alexa Health hazards and waste management
Environmental Sciences

Environmental Sciences

International Journal of Waste Resources

Author(s): Lesley Rushton

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Different methods of waste management emit a large number of substances, most in small quantities and at extremely low levels. Raised incidence of low birth weight births has been related to residence near landfill sites, as has the occurrence of various congenital malformations. There is little evidence for an association with reproductive or developmental effects with proximity to incinerators. Studies of cancer incidence and mortality in populations around landfill sites or incinerators have been equivocal, with varying results for different cancer sites. Many of these studies lack good individual exposure information and data on potential confounders, such as socio-economic status. The inherent latency of diseases and migration of populations are often ignored. Waste management workers have been shown to have increased incidence of accidents and musculoskeletal problems. The health impacts of new waste management technologies and the increasing use of recycling and composting will require assessment and monitoring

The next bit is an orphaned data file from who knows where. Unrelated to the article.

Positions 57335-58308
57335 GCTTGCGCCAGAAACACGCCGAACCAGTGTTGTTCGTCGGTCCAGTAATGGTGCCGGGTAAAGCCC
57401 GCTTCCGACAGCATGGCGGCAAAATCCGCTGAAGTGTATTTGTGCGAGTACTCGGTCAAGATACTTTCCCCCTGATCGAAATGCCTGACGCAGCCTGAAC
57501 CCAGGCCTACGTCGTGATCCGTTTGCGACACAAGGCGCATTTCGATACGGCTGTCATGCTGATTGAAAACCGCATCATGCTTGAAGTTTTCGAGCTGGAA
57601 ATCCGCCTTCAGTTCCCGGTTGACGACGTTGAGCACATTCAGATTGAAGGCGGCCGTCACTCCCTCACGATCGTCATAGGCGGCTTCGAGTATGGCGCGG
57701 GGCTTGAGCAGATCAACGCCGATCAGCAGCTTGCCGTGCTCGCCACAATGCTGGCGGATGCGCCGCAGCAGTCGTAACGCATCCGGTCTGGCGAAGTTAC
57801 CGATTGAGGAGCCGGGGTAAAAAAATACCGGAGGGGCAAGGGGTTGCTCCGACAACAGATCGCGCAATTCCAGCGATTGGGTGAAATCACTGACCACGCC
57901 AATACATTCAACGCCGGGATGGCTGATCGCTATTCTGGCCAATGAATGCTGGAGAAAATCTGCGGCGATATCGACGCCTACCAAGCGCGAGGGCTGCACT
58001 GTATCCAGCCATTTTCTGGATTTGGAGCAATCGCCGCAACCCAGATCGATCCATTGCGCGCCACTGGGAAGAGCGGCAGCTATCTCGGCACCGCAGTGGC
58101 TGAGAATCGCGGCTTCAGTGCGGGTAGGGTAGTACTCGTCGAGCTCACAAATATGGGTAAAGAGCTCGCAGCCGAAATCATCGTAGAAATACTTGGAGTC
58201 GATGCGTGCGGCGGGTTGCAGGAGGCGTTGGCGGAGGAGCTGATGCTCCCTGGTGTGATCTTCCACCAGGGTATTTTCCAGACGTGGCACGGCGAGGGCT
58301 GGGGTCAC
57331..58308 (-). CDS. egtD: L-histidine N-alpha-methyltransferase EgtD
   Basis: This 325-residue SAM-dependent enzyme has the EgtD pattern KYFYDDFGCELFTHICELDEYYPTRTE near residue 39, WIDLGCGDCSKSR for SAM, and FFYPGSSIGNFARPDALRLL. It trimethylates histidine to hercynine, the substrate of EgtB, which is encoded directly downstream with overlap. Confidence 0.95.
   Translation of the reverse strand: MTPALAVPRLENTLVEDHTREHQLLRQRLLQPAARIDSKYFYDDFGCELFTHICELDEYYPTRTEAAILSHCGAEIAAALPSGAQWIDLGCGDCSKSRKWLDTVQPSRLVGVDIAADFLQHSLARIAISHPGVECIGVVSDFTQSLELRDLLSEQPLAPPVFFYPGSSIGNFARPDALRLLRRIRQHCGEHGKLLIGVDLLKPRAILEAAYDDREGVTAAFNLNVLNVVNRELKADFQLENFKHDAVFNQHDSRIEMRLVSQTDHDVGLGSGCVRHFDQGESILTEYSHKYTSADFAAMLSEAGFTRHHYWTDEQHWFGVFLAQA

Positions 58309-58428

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This article was published in British Medical Bulletin and referenced in International Journal of Waste Resources

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